Embrace Fermented Foods

One thing that the modern American diet is lacking that most traditional diets contain is fermented foods.  Traditionally, cultures have used fermentation to preserve food prior to the invention of refrigeration.  As with most traditional wisdom, this technique was beneficial to human health in many different ways that science continues to specifically identify.  Fermented foods are more easily digested because the proteins are already partially broken down.  And most importantly, they support good bacteria in our digestive tract, which is necessary for optimal health.

Ferments.jpg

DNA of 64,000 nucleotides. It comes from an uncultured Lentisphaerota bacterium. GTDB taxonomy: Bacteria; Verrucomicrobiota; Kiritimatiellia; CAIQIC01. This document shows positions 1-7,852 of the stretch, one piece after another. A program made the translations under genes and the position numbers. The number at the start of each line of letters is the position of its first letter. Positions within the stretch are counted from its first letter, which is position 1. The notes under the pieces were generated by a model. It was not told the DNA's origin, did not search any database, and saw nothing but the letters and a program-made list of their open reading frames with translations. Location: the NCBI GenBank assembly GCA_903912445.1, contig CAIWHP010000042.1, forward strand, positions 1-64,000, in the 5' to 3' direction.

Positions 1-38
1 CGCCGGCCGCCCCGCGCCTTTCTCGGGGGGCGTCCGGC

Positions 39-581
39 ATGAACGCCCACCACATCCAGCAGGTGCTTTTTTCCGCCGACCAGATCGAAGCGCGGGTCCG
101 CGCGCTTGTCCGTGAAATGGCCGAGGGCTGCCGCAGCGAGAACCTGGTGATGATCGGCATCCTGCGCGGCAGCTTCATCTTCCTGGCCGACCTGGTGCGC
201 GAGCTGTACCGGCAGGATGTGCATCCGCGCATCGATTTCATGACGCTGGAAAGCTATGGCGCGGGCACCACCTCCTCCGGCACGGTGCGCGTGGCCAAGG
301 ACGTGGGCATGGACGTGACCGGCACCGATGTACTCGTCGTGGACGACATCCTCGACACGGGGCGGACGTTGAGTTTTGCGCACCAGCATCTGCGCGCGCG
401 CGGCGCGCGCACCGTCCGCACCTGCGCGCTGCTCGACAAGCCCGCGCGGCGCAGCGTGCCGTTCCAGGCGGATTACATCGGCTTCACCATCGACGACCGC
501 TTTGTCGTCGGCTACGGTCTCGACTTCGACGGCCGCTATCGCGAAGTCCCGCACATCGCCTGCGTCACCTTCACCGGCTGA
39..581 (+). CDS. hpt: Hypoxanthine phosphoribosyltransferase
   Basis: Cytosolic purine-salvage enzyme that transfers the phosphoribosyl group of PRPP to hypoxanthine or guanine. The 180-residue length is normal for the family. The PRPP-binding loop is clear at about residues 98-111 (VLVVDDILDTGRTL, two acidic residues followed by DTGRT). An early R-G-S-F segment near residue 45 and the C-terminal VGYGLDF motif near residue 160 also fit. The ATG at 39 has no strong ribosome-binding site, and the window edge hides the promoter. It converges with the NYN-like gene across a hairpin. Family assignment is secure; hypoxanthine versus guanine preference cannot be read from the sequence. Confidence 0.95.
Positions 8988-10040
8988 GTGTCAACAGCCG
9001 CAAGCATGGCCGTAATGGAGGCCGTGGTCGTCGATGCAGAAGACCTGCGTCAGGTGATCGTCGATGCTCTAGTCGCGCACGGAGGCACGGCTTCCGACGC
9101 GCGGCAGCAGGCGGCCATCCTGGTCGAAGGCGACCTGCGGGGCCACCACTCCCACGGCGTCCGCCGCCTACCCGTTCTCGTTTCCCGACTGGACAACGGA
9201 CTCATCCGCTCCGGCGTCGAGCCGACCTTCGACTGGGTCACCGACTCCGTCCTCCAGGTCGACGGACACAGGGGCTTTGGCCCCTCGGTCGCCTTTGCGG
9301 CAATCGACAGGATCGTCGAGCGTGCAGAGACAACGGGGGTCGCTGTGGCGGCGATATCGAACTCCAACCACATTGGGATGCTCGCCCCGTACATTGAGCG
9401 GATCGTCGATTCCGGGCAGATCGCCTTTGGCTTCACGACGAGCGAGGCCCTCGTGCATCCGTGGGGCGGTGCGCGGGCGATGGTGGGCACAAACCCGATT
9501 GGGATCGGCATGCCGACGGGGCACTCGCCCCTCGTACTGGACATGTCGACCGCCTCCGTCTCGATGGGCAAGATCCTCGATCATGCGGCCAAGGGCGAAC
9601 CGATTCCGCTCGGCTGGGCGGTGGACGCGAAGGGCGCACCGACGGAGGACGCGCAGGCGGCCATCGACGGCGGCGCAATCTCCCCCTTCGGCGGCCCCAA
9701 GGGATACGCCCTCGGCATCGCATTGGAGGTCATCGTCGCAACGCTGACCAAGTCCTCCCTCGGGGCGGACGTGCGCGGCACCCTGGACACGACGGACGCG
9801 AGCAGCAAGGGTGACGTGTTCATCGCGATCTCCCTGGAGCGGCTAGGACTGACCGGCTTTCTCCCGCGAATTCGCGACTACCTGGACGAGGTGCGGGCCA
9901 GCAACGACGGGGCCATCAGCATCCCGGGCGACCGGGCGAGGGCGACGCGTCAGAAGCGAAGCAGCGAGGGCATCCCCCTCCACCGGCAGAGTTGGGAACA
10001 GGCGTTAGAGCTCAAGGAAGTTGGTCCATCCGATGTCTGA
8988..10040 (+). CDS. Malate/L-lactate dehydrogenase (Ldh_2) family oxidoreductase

Everyday we rely on bacteria in our gut to keep us healthy.  Yup, bacteria for health. Perhaps you've heard about this, probiotics are getting a lot of attention these days.  Of course, the reason that probiotics are getting so much attention is that 1) people are having a lot of health, especially digestive-related, issues and 2) it threw a wrench in our bacteria-fearing belief system.  So yes, we need certain bacteria.  And we actually have a huge amount of "good bacteria" living inside of us everyday making things run smoothly.  The stats tend to vary on this, but in general we have hundreds of different species of bacteria living in our gut, which are comprised of 10 times as many microorganisms as we have human cells.  This is still a relatively new topic for scientific understanding in our modern biomedical model, but traditional/cultural methods of food preparation have been supporting this knowledge for a long time.  Fermentation. Heard of it?  Specifically lacto-fermentation, with the "lacto" referring to lactic acid producing bacteria known as lacto-bacilli.  I bet you've heard of that one.  That's what is listed on many yogurt containers.  Lacto-fermentation was originally developed to preserve food; the lactic acid inhibits the growth of putrefying bacteria. Lacto-fermented food also does a whole bunch of super cool things such as: start the digestive process, aid digestion, increase vitamin levels (esp vitamin C), help maintain blood pressure, promote healthy bacteria throughout the gut and boost the immune system.  Rad, right?!